Basic water safety skills every swimmer needs to know

By Brian Bell September 24, 2014


Basic water safety skills every swimmer needs to know

Basic water safety skills every swimmer needs to know

Warmer temperatures probably mean that your pool has entered its busiest season of the year, and pool management needs to be prepared for the sudden rush of patrons to their facilities. While proper pool maintenance will give you crystal clear water with safe chemical balances, there are more pressing matters of public safety present than that.

According to the U.S. Centers for Disease Control and Prevention, there were 3,533 preventable drownings across the country between 2005 and 2009. One in five of these cases involved children below the age of 14. For every child that dies, another five require intense medical care for their injuries.

The CDC claimed that the main cause of these incidents is lack of swimming ability, and pool managers should be aware that even though some patrons may appear fine, they could be one moment away from disaster. Instead of waiting for an emergency to happen, teaching swimmers some basic skills might save time, trouble and one of your patron’s lives.

Start with breathing
Many people believe that good swimmers have the mechanics of moving themselves through the water down pat, and while that’s a very important ability, breathing is arguably the most critical skill beginner swimmers must master before continuing on.

Active.com recommended practicing proper breathing techniques – in through the mouth, out through the nose – in a large mixing bowl. This allows beginners to submerge their faces, but not be in any danger of harm from mistakes or panic. Once swimmers are comfortable with breathing around water, they can graduate to a full body of water.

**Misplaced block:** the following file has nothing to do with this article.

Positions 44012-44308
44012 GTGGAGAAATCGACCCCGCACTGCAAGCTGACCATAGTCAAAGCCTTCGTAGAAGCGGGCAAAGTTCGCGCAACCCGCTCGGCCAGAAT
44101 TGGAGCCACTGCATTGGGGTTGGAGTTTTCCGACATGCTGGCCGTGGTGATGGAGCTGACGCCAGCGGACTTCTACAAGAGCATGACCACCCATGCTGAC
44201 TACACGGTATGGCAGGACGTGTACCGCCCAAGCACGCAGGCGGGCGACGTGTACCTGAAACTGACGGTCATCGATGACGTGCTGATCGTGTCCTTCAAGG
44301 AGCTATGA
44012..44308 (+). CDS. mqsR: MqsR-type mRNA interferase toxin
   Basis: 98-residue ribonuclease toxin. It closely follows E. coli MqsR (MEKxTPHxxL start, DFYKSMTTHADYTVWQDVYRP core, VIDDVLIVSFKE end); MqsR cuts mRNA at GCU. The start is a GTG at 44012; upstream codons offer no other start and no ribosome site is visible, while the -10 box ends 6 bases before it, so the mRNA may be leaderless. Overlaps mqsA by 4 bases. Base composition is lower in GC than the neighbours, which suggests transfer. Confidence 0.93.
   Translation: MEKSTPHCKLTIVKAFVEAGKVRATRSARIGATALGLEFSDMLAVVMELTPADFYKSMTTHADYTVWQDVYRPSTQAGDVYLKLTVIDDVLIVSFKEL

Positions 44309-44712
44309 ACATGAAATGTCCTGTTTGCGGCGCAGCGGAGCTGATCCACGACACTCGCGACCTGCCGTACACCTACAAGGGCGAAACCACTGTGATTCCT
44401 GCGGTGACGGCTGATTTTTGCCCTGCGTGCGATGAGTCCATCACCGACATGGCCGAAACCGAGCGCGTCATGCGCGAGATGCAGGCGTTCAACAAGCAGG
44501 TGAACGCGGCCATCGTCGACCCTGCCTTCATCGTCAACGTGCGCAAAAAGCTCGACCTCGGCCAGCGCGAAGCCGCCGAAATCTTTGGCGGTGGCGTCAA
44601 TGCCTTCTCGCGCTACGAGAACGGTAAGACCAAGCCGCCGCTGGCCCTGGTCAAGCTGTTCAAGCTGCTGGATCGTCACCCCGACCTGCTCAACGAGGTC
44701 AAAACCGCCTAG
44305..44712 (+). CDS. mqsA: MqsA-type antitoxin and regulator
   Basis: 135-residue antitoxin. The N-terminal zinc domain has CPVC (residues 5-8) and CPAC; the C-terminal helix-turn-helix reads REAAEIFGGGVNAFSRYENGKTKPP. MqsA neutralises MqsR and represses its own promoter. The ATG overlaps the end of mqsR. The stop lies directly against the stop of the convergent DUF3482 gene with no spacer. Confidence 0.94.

Practice bobbing in shallow water
It doesn’t take much skill to keep yourself floating above the water’s surface, which is why the majority of drowning incidents occur because swimmers panic or lose control in the pool. Therefore, teachers should get beginners comfortable with the idea of submerging themselves completely. Only then will they be able to swim naturally.

With the students in shallow water, instruct them to bend their knees and throw their arms up as they enter the water below. From there, they can stand back up and repeat the motion several times.

Buy the right equipment
You wouldn’t ask a child to ride a bike without learning on training wheels, so why ask beginner swimmers to jump in the water without any mechanical assistance? Floatation and safety devices not only make the experience less dangerous for students, but they add excitement to your facility as well. They may also help students who are struggling with some early concepts. For example, a student with a kickboard can focus on breathing and kicking techniques without worrying about keeping his head above water.

You may want to consider goggles, bathing caps, kickboards, pull buoys, fins, hand paddles, gloves, water dumbbells, noodles or water treadmills to offer your patrons an extra dimension to their instruction.

Choose group or individual lessons
While many people choose to learn how to swim during childhood as part of a large group, there are some who prefer individual instruction over public courses. Both styles offer advantages and disadvantages, and it’s up to pool management to decide which best suits their facility.

Large pools with structured event times are usually best for group lessons. The group can cordon off a section of the pool or the entire facility for their private use, while an individual instructor can meet casually with his or her student during any open swimming period.

Swimming lessons are not only a good idea from a safety standpoint – they can also be a source of extra revenue that patrons are happy to pay.